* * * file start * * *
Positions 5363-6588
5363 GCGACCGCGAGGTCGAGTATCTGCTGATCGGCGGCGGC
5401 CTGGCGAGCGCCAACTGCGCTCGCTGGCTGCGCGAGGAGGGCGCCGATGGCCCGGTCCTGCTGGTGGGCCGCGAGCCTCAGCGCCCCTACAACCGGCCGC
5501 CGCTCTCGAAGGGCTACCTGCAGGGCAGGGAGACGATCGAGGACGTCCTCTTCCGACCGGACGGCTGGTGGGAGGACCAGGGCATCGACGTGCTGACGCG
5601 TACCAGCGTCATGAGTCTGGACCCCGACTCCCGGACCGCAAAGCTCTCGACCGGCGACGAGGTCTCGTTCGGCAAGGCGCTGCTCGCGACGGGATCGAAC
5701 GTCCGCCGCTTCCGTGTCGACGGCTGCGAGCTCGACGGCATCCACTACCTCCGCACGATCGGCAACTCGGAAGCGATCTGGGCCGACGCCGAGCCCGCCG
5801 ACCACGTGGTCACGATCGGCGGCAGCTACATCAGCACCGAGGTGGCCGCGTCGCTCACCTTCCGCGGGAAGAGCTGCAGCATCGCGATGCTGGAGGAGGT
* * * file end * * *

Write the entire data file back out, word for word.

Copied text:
Positions 5363-6588
5363 GCGACCGCGAGGTCGAGTATCTGCTGATCGGCGGCGGC
5401 CTGGCGAGCGCCAACTGCGCTCGCTGGCTGCGCGAGGAGGGCGCCGATGGCCCGGTCCTGCTGGTGGGCCGCGAGCCTCAGCGCCCCTACAACCGGCCGC
5501 CGCTCTCGAAGGGCTACCTGCAGGGCAGGGAGACGATCGAGGACGTCCTCTTCCGACCGGACGGCTGGTGGGAGGACCAGGGCATCGACGTGCTGACGCG
5601 TACCAGCGTCATGAGTCTGGACCCCGACTCCCGGACCGCAAAGCTCTCGACCGGCGACGAGGTCTCGTTCGGCAAGGCGCTGCTCGCGACGGGATCGAAC
5701 GTCCGCCGCTTCCGTGTCGACGGCTGCGAGCTCGACGGCATCCACTACCTCCGCACGATCGGCAACTCGGAAGCGATCTGGGCCGACGCCGAGCCCGCCG
5801 ACCACGTGGTCACGATCGGCGGCAGCTACATCAGCACCGAGGTGGCCGCGTCGCTCACCTTCCGCGGGAAGAGCTGCAGCATCGCGATGCTGGAGGAGGT